overwriting innerHTML from inside the function

Discussion in 'Javascript' started by white lightning, Jan 7, 2008.

  1. I have the following function:

    function overwrite(div_id, image_id) {
    if (document.getElementById(div_id).style.display=="none") {
    document.getElementById("spex").innerHTML = "<a
    href="+"javascript:eek:verwrite('sp', 'img1')"+">Close</a>";
    }
    }

    is the syntax correct?

    in the browser, the URL for "Close" only shows half of it, something
    like this: javascript:eek:verwrite('sp',

    can someone help me?

    thanks!
     
    white lightning, Jan 7, 2008
    #1
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  2. white lightning said:
    > I have the following function:
    >
    > function overwrite(div_id, image_id) {
    > if (document.getElementById(div_id).style.display=="none") {
    > document.getElementById("spex").innerHTML = "<a
    > href="+"javascript:eek:verwrite('sp', 'img1')"+">Close</a>";
    > }
    > }
    >
    > is the syntax correct?
    >


    Above, your innerHTML ends up being:

    <a href=javascript:eek:verwrite('sp', 'img1')>Close</a>

    And with the space and no delineation for the string, it stops the
    attribute at the space.

    You could try:

    document.getElementById("spex").innerHTML =
    '<a href="javascript:eek:verwrite(\'sp\', \'img1\')">Close</a>';

    Which would then get written as:
    <a href="javascript:eek:verwrite('sp', 'img1')">Close</a>

    But you'd want to put it in the onlick handler, in my opinion.
    javascript:href has never done me any favors.

    As an aside, I've always found innerHTML to be somewhat more clunky than
    manipulating the DOM directly, and a lot more error prone.

    I'd implement something like:

    var newLink = document.createElement("a");
    newLink.onclick = function() { overwrite('sp', 'img1'); return false; };
    newLink.appendChild(document.createTextNode("Close"));

    document.getElementById(div_id).appendChild(newLink);

    IMHO, of course.

    ~A!

    --
    anthony at my pet programmer dot com
     
    Anthony Levensalor, Jan 8, 2008
    #2
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  3. white lightning

    RobG Guest

    white lightning wrote:
    > I have the following function:
    >
    > function overwrite(div_id, image_id) {
    > if (document.getElementById(div_id).style.display=="none") {
    > document.getElementById("spex").innerHTML = "<a
    > href="+"javascript:eek:verwrite('sp', 'img1')"+">Close</a>";


    When posting code, manually wrap it at about 70 characters so that
    autowrapping doesn't introduce more errors. You should not abuse a
    link this way: a link is expected to open a new page or navigate to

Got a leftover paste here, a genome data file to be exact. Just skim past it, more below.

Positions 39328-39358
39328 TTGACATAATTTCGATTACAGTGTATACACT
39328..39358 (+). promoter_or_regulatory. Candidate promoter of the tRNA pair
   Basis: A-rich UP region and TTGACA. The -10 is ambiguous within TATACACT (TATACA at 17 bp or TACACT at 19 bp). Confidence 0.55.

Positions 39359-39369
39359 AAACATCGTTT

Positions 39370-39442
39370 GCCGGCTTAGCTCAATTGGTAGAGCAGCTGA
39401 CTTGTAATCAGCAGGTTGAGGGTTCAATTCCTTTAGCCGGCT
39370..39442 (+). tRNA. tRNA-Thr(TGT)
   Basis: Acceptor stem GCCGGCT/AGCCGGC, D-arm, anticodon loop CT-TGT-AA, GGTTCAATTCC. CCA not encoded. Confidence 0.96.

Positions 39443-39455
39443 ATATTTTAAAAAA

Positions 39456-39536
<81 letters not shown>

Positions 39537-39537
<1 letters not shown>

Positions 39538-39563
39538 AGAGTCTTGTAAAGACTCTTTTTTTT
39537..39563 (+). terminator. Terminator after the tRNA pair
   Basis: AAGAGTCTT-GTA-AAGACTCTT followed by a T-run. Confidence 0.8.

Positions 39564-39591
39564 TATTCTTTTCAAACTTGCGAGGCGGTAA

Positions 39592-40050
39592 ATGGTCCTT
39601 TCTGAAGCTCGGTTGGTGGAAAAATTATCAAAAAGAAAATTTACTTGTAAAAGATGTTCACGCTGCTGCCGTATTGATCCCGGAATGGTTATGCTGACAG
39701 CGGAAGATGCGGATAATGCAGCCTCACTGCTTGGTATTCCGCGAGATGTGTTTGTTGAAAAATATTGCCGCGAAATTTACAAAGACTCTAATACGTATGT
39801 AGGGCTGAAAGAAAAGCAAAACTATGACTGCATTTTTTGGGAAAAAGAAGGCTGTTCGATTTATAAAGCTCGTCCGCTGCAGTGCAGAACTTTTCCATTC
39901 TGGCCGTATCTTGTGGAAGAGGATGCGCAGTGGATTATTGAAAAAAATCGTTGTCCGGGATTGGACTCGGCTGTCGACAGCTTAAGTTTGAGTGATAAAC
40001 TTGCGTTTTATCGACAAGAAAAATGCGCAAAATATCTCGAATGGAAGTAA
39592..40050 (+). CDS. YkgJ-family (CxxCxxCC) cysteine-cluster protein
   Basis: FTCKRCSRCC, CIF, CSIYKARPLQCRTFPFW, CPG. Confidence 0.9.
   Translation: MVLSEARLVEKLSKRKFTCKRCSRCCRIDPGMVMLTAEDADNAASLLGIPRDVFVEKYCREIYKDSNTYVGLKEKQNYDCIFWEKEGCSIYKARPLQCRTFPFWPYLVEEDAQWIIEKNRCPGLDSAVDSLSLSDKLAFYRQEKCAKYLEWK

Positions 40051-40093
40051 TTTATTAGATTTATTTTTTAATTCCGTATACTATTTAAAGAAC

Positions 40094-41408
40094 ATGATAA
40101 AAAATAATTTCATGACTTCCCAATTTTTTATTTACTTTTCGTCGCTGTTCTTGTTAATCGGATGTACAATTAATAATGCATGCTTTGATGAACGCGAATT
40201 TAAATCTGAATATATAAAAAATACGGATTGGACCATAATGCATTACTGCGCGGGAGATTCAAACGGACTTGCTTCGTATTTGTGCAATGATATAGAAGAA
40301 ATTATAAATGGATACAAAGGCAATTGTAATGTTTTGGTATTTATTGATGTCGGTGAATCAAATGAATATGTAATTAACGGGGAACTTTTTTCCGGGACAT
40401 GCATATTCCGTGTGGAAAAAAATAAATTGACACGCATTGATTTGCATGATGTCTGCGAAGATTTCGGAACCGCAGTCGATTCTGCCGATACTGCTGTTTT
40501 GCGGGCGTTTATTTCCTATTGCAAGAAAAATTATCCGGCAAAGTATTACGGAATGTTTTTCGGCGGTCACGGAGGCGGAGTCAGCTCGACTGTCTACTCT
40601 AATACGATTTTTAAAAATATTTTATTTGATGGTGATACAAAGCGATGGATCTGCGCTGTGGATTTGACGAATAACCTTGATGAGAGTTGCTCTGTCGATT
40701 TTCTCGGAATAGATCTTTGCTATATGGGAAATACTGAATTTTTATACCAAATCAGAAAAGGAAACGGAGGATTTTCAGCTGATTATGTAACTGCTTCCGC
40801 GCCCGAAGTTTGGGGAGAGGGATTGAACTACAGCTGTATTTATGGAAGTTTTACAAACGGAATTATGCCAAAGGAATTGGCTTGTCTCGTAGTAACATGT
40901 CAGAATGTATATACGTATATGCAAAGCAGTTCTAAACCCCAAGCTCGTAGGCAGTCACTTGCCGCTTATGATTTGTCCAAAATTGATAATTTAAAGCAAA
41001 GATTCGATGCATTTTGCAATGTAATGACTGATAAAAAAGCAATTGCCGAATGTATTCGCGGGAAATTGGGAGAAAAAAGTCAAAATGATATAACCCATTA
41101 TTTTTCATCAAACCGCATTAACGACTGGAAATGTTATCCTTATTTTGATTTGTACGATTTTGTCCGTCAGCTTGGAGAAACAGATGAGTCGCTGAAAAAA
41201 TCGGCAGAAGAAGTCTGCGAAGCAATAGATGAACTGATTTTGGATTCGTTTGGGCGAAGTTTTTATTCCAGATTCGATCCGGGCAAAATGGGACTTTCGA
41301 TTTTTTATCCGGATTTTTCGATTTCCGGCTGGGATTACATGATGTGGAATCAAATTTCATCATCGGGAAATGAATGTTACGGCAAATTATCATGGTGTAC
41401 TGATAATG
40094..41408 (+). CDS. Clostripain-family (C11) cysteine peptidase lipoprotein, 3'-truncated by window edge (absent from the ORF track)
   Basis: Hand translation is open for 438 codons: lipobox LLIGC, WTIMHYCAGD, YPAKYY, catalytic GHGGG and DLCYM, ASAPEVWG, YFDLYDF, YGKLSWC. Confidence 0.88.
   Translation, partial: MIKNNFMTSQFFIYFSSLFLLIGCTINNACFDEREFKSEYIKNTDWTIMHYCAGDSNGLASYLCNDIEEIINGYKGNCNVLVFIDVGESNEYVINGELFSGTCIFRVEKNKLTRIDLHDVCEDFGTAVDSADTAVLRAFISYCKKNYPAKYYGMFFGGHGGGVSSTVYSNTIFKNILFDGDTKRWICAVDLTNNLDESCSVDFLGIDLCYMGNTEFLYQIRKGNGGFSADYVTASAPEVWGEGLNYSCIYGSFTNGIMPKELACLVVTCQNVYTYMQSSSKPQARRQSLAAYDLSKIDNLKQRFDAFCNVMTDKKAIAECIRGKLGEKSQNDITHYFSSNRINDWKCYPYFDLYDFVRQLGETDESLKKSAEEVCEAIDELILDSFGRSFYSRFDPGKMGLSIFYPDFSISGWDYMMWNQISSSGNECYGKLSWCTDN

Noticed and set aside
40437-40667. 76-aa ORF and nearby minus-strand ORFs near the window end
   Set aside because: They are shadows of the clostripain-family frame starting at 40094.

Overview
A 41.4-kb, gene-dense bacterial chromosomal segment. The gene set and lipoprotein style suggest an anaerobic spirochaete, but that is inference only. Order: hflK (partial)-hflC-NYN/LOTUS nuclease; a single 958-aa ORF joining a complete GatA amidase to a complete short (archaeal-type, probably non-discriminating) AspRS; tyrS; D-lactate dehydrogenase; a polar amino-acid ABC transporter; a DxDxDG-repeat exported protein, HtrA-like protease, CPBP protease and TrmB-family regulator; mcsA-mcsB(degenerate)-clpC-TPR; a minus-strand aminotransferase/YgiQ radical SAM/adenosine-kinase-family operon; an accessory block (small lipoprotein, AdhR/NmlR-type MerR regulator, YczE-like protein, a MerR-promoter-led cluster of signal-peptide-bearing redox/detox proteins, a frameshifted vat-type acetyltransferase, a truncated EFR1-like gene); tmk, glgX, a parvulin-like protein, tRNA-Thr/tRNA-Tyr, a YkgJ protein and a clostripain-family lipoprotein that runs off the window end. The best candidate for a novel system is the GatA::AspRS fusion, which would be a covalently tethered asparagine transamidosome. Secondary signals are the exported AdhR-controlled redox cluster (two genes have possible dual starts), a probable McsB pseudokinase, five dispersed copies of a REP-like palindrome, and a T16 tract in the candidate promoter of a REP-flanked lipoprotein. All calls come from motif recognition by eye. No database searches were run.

some other location, it is not expected to be script-dependent. You
    should be using a button:

    document.getElementById("spex").innerHTML =
    '<button onclick="overwrite(\'sp\', \'img1\');">Close</button>';


    or instead of quoting the inner quotes, use character entities:

    document.getElementById("spex").innerHTML =
    '<button onclick="' +
    'overwrite('sp', 'img1');">Close</button>';


    > }
    > }
    >
    > is the syntax correct?


    In terms of javascript, yes - but the HTML isn't. The value that you
    are assigning to the href attribute contains characters that require
    the entire value to be quoted:

    <URL: http://www.w3.org/TR/html4/intro/sgmltut.html#h-3.2.2 >


    > in the browser, the URL for "Close" only shows half of it, something
    > like this: javascript:eek:verwrite('sp',


    Because you didn't quote the href attribute value. But as indicated,
    you should be using an onclick attribute anyway.


    --
    Rob
     
    RobG, Jan 8, 2008
    #3
  4. RobG wrote:
    > white lightning wrote:
    >> I have the following function:
    >>
    >> function overwrite(div_id, image_id) {
    >> if (document.getElementById(div_id).style.display=="none") {
    >> document.getElementById("spex").innerHTML = "<a
    >> href="+"javascript:eek:verwrite('sp', 'img1')"+">Close</a>";

    >
    > [...] You should not abuse a link this way: a link is expected
    > to open a new page or navigate to some other location, it is not
    > expected to be script-dependent. You should be using a button:
    >
    > document.getElementById("spex").innerHTML =
    > '<button onclick="overwrite(\'sp\', \'img1\');">Close</button>';


    For a button that has only a text as caption, the `input' element with the
    `type' attribute value `button' should be used instead of the `button'
    element because it is much more compatible.

    The return value of methods should not be used as a reference base without a
    prior type-converting test. A TypeError exception will be thrown (or the
    equivalent of that happens of ES3 is not implemented) if the returned value
    is not of type Reference, and the entire script may break at this point.

    The proprietary `innerHTML' property should be avoided, and standardized
    creator and mutator methods of W3C DOM Level 2 Core (or, where not
    available, their proprietary equivalents) should be used instead. If
    `innerHTML' is used anyway, it should not be used without a prior feature
    test, especially not when in conjunction with DOM Level 2 methods:

    var spex = document.getElementById("spex");
    if (spex && typeof spex.innerHTML != "undefined")
    {
    spex.innerHTML = '<input type="button" value="Close"'
    + ' onclick="overwrite(\'sp\', \'img1\');">';
    }


    PointedEars
    --
    realism: HTML 4.01 Strict
    evangelism: XHTML 1.0 Strict
    madness: XHTML 1.1 as application/xhtml+xml
    -- Bjoern Hoehrmann
     
    Thomas 'PointedEars' Lahn, Jan 8, 2008
    #4
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